In the case of social housing it’s even worse because much of it was built on big estates – it therefore concentrates a specific group into a geographical area that is often out of sight and out of mind. I have friends who have never been to a council estate, and would probably be afraid to.

Of course the only thing that really undermines stereotypes is in fact meeting people as individuals, and having a relationship with them. Then you realise that no-one is perfect, nor irredeemably bad.

This is the key point of my talk tonight.

Who meets social tenants as individuals, and builds a long term relationship with them?

Why, it’s us! We know the truth – that social tenants are just normal people, just like everyone else, and not essentially different from people who live in other tenures. A large proportion have reasons for qualifying for social housing, which can be as simple as poverty and can be as complex as having multiple needs eg: single parent, mentally ill, learning disabled, obese, experience of domestic violence and homelessness, and addicted to Valium. This person could become a figure of hatred, but for most of us she is just another tenant we do our very best to help.

And I think this is what makes our profession so damn impressive. We are not judgemental; we treat everyone as an individual. If the tenant is an eccentric old transvestite with cancer; or a Bengali family with a violent, excluded teenage, we actually embrace them and their problems and we try to help them. We do really care about our tenants, and we don’t label them, or disrespect or condemn them. They are just people like you and me. And despite the advent of call centres and internet based services housing is not a transactional business.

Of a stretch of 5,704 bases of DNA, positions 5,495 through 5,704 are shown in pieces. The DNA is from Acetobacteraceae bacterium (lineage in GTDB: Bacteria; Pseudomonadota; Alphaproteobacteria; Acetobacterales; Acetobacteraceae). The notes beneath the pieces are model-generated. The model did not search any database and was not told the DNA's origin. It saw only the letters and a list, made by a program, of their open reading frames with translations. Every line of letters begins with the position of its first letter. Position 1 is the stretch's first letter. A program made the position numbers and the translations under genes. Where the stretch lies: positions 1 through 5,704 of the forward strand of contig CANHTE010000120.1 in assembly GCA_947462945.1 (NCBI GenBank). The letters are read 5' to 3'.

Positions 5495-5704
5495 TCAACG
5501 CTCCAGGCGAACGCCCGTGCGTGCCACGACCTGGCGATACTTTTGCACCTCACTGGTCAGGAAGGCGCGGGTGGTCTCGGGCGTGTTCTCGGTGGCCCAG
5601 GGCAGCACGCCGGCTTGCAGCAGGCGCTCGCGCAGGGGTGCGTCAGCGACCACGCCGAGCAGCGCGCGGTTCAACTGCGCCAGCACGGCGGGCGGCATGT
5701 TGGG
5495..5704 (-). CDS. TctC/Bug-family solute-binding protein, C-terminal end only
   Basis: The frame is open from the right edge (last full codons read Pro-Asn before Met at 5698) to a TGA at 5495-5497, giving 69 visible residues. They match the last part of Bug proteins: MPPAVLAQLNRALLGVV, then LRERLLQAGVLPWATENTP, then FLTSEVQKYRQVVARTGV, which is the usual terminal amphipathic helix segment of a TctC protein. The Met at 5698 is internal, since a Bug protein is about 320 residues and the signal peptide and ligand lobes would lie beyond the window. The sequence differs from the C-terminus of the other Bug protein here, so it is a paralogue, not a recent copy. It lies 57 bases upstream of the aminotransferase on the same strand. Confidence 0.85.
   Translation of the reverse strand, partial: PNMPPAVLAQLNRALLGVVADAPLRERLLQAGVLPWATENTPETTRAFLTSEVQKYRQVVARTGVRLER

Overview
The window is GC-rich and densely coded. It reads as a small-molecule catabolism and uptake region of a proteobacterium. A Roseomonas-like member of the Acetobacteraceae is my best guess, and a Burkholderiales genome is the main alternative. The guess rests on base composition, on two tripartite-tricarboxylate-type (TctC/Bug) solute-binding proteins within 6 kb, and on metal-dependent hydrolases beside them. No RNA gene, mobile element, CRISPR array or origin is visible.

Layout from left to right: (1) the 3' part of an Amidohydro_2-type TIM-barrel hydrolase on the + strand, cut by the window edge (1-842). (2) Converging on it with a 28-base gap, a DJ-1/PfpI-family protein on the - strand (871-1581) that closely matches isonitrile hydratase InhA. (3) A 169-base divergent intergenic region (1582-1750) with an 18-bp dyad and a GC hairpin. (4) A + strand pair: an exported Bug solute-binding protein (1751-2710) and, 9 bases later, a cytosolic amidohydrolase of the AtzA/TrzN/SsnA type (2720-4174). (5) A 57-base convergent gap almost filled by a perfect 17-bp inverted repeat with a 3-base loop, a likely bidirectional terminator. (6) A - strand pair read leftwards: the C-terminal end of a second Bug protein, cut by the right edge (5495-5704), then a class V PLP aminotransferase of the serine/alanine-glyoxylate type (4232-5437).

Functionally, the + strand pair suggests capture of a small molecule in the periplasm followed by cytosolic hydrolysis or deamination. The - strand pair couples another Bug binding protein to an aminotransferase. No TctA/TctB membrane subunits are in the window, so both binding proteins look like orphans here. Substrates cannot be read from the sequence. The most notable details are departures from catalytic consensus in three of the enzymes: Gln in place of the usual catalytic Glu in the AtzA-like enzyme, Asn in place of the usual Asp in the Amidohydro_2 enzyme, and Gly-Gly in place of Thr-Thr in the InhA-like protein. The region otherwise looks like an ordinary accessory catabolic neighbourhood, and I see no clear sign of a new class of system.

Our tenants are usually with us for life, and it pays us to get to know each other. Blaming people for their difficulties doesn’t do anything to help.

I am not romanticising people who damage others. I know serious ASB can ruin communities. We have to deal with this, illegal behaviour, rudeness, dishonesty and aggression. Where we can we try to help people be better parents and neighbours; to be more reliable and more productive. Our ability to do this, day in and day out, helping people who have a fairly difficult time, is what makes the job rewarding.

I had lunch yesterday with a young woman who started out as a Notting Hill apprentice four years ago, in our finance team. She is a 26 year old, mixed race single mum and she has just completed the first of her accountancy exams. I didn’t know that she was one of our tenants, but I was extra happy that we had helped her – by first providing her with a safe, affordable home, and then a work opportunity and training, so that she can progress into a professional carer. We should celebrate these achievements and always support aspiration amongst our tenants.